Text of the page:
The United States Internal Revenue Service (IRS) formed a new team comprised of 10 members whose goal is to investigate international crimes, as well as to track down the evaders of the cryptocurrency tax.
Chief of the IRS Criminal Investigation Division, Don Fort, said to Bloomberg the team would cooperate with agencies for international criminal to investigate unlicensed cryptocurrency exchanges: “It’s possible to use Bitcoin and other cryptocurrencies in the same fashion as foreign bank accounts to facilitate tax evasion.” According to Fort, the focus of the new team for the time being is on the ways fiat currencies are changed into cryptocurrencies: “We know that you want to get your money out at some point.”
In March, 2014 the IRS started issuing guidelines for the taxation of cryptocurrencies, which were treated for tax purposes as a property with capital gains or capital losses. However, only 802 people mentioned their capital gains or losses coming from cryptocurrencies in their tax declarations for 2015.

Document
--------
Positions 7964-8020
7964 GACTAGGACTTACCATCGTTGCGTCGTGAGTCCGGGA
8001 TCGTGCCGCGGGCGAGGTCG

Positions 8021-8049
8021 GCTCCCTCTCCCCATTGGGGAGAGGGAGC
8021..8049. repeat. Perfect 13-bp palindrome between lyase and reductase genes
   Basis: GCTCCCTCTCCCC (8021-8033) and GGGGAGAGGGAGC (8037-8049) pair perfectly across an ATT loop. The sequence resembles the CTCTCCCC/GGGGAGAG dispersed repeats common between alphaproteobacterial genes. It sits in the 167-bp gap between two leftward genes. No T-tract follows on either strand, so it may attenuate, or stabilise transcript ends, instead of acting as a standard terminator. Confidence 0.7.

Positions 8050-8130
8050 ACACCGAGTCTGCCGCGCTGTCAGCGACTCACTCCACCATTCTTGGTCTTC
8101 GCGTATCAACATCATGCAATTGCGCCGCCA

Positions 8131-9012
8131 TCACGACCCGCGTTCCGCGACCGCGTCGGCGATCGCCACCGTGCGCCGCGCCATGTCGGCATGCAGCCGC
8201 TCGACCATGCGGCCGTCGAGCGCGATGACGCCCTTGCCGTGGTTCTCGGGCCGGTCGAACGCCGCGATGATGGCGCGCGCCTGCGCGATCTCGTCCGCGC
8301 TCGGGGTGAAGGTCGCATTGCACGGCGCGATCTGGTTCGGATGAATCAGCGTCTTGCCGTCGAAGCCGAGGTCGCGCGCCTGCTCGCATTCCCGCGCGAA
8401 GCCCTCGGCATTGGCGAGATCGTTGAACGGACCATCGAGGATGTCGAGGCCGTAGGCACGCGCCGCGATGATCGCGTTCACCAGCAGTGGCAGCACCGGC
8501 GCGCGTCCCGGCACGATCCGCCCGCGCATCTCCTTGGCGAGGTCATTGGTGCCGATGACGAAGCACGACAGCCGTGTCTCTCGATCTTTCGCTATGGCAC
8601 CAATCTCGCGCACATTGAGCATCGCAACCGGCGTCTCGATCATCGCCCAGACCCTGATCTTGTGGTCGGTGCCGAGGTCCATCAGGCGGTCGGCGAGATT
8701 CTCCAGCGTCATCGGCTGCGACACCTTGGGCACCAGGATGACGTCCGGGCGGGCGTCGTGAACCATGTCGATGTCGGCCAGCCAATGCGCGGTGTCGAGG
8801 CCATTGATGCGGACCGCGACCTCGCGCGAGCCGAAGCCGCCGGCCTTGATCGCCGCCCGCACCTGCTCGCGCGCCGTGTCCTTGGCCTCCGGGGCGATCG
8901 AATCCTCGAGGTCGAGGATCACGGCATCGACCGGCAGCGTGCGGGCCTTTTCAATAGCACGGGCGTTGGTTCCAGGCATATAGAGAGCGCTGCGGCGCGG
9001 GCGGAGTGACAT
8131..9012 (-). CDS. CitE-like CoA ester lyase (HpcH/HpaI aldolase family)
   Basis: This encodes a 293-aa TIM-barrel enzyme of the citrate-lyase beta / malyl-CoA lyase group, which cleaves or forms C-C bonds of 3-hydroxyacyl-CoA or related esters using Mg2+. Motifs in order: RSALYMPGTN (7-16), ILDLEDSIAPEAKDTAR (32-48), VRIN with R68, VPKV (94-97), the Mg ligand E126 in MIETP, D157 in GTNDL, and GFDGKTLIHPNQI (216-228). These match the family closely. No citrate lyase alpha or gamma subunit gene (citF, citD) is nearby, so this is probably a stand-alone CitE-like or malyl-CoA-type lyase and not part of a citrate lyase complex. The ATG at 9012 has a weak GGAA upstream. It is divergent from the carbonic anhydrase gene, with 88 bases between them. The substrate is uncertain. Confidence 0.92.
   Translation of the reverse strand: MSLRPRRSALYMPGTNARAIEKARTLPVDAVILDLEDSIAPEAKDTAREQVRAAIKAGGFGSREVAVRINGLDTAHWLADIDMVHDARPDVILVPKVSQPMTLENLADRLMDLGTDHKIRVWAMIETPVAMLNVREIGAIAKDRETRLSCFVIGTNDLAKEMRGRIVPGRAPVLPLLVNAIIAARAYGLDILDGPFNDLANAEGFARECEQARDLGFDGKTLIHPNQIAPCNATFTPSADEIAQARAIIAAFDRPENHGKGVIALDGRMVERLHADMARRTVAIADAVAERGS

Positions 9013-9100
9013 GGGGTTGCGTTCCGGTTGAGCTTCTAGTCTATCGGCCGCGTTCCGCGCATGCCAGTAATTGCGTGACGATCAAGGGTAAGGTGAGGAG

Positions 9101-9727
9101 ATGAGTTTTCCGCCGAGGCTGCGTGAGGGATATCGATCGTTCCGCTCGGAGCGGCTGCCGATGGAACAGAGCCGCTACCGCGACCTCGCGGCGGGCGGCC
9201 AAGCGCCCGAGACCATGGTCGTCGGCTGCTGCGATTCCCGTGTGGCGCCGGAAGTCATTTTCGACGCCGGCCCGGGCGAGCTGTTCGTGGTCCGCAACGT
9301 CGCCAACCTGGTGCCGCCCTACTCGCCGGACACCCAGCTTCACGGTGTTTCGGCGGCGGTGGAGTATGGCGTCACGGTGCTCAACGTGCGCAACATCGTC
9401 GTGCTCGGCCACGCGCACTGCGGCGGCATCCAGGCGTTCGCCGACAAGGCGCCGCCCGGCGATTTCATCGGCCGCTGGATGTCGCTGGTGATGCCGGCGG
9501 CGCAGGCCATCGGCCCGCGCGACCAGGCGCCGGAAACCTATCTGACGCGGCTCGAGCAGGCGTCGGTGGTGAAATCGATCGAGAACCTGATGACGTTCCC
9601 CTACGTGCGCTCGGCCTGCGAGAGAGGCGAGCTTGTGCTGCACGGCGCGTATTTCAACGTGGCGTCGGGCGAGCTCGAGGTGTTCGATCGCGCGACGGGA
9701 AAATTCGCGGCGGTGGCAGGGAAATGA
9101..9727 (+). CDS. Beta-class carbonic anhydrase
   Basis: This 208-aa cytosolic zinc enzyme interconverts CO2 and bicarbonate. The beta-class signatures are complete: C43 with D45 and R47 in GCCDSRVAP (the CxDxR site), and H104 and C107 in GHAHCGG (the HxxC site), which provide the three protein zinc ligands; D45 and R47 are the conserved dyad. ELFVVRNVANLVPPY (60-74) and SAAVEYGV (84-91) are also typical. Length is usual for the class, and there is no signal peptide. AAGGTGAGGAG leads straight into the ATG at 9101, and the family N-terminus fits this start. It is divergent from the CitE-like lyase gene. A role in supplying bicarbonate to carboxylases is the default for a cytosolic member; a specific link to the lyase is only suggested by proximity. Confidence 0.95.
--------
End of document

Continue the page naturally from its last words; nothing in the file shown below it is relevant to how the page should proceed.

The IRS is facing obstacles this year by trying to gain access (through a court order) to user information of the American largest cryptocurrency exchange, Coinbase. The IRS originally requested records of more than 500,000 users, but this request was denied by courts. Afterwards, this number was decreased to only 14,000 users that allegedly had high trading activity of more than 20,000 dollars.
Coinbase saw this as a partial victory in the fight to maintain user privacy and a possible precedent for the dealings between the tax authorities and the cryptocurrency exchanges in the country.